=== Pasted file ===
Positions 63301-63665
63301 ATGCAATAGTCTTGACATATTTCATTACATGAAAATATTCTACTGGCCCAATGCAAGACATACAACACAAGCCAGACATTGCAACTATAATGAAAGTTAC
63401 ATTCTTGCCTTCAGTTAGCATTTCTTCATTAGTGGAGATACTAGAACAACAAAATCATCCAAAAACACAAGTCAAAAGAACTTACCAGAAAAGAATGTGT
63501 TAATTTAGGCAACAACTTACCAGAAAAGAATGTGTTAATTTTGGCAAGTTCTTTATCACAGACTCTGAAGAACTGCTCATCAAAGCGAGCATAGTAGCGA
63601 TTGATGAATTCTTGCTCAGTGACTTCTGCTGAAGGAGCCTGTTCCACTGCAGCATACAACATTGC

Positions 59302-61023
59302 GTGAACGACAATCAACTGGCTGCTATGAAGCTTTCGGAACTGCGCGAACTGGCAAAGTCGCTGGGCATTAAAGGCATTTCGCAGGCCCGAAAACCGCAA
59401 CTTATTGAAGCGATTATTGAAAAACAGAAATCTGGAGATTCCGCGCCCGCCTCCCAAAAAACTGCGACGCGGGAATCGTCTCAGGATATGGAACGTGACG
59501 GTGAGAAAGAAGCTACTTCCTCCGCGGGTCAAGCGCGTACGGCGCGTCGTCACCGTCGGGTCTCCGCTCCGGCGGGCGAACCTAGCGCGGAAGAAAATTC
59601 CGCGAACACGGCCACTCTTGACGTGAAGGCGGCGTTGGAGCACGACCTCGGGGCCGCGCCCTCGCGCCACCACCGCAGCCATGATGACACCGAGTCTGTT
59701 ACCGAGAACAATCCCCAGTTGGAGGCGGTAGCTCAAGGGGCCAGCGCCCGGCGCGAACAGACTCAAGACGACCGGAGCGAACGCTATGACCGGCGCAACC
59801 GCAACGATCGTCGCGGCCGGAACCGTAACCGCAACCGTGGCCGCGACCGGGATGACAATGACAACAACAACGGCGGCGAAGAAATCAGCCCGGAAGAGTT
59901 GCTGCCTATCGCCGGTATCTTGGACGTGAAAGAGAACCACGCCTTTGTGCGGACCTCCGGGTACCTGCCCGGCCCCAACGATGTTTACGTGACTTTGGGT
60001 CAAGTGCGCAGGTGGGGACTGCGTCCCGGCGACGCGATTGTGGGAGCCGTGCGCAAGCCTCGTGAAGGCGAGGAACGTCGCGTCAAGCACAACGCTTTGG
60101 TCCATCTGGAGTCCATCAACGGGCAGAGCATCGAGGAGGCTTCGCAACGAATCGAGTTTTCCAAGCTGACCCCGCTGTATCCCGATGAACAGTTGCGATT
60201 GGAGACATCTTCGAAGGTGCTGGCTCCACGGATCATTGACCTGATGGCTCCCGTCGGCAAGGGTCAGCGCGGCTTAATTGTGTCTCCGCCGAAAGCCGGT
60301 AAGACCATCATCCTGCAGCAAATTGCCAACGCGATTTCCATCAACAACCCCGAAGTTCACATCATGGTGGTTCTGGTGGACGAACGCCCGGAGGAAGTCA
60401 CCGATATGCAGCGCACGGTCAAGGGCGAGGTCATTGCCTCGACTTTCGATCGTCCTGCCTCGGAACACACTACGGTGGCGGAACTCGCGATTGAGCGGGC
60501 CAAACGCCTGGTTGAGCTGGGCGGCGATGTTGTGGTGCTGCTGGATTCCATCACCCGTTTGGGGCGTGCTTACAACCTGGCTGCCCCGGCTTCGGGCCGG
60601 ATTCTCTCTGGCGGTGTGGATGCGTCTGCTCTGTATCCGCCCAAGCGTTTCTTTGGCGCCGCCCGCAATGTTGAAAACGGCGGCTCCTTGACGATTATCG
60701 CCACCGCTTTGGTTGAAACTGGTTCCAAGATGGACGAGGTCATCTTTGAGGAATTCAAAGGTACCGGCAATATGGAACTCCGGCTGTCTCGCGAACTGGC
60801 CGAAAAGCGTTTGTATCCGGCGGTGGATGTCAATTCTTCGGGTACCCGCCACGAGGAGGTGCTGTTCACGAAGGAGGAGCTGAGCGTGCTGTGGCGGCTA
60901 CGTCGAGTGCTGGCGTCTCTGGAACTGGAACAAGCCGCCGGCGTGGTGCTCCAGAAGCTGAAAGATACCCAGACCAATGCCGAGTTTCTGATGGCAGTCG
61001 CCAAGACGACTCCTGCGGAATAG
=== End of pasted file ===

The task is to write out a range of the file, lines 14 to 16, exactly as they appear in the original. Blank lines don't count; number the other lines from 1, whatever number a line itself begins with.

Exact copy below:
60001 CAAGTGCGCAGGTGGGGACTGCGTCCCGGCGACGCGATTGTGGGAGCCGTGCGCAAGCCTCGTGAAGGCGAGGAACGTCGCGTCAAGCACAACGCTTTGG
60101 TCCATCTGGAGTCCATCAACGGGCAGAGCATCGAGGAGGCTTCGCAACGAATCGAGTTTTCCAAGCTGACCCCGCTGTATCCCGATGAACAGTTGCGATT
60201 GGAGACATCTTCGAAGGTGCTGGCTCCACGGATCATTGACCTGATGGCTCCCGTCGGCAAGGGTCAGCGCGGCTTAATTGTGTCTCCGCCGAAAGCCGGT